Submitted by Matt on November 15, 2001 - 11:02am
Submitted by Matt on November 15, 2001 - 10:51am
Submitted by Ben on November 15, 2001 - 10:14am
Charles Davis writes The following article appeared in the November 2001 issue of American
Libraries, p. 32.
Arrest Made in Document Thefts
A University of Wisconsin/Madison student has been arrested on charges he stole signatures of
early American figures while he was working at a Yale University library over the summer.
Benjamin W. Johnson, 21, allegedly stole and sold about 70 documents bearing the signatures
of George Washington, Thomas Jefferson, and other historical figures.
Submitted by Blake on November 15, 2001 - 9:26am
/. pointed me to The Conference on the Public Domain papers online. There are some excellent resources here.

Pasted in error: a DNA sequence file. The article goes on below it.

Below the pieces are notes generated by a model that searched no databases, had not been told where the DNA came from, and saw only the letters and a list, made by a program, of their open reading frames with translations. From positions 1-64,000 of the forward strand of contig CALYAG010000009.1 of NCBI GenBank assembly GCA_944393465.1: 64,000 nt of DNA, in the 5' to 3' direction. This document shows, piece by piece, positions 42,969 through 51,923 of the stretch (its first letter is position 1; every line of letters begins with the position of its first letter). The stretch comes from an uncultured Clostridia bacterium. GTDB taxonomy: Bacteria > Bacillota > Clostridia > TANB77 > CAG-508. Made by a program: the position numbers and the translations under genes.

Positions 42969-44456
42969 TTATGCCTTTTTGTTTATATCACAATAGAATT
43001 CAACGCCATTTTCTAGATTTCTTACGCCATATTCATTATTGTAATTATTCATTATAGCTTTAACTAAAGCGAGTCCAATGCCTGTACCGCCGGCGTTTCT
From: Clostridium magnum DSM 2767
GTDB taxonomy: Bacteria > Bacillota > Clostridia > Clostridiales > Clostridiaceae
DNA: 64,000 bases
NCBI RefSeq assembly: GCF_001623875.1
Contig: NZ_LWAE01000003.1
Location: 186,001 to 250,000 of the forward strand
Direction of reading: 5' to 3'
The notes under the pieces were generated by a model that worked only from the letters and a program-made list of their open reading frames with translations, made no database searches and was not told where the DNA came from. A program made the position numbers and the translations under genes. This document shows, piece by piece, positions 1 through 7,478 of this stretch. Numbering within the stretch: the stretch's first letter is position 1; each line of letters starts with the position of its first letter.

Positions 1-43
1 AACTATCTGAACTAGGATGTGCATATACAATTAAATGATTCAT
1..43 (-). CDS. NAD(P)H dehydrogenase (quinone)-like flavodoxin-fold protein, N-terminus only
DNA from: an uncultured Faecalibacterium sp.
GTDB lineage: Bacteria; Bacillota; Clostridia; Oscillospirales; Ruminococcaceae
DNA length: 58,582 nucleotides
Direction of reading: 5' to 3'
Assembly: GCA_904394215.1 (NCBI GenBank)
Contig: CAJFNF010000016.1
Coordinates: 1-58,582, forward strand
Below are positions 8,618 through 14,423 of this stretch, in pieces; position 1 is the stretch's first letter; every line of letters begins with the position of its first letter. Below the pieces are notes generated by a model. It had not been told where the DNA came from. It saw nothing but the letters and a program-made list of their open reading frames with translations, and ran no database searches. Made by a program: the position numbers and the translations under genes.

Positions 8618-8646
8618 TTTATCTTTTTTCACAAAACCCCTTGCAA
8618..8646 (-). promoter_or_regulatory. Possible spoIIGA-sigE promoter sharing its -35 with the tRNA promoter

A Very Large PDF is available, or This Page has some short summaries. Interesting titles include, \"the cultural public domain: fair use and appropriation\", and \"the history and theory of the public domain\".
\"This conference, the first major meeting to focus squarely on the topic of the public domain, will try to answer some of these questions in areas ranging from the human genome to appropriationist art, from the production of scientific data to the architecture of our communications networks.\"
Submitted by Blake on November 15, 2001 - 9:18am
Wired has a Story on a new WebSite that teaches kids about censorship and fighting for freedom of expression, using the fictional boy wizard as a case study.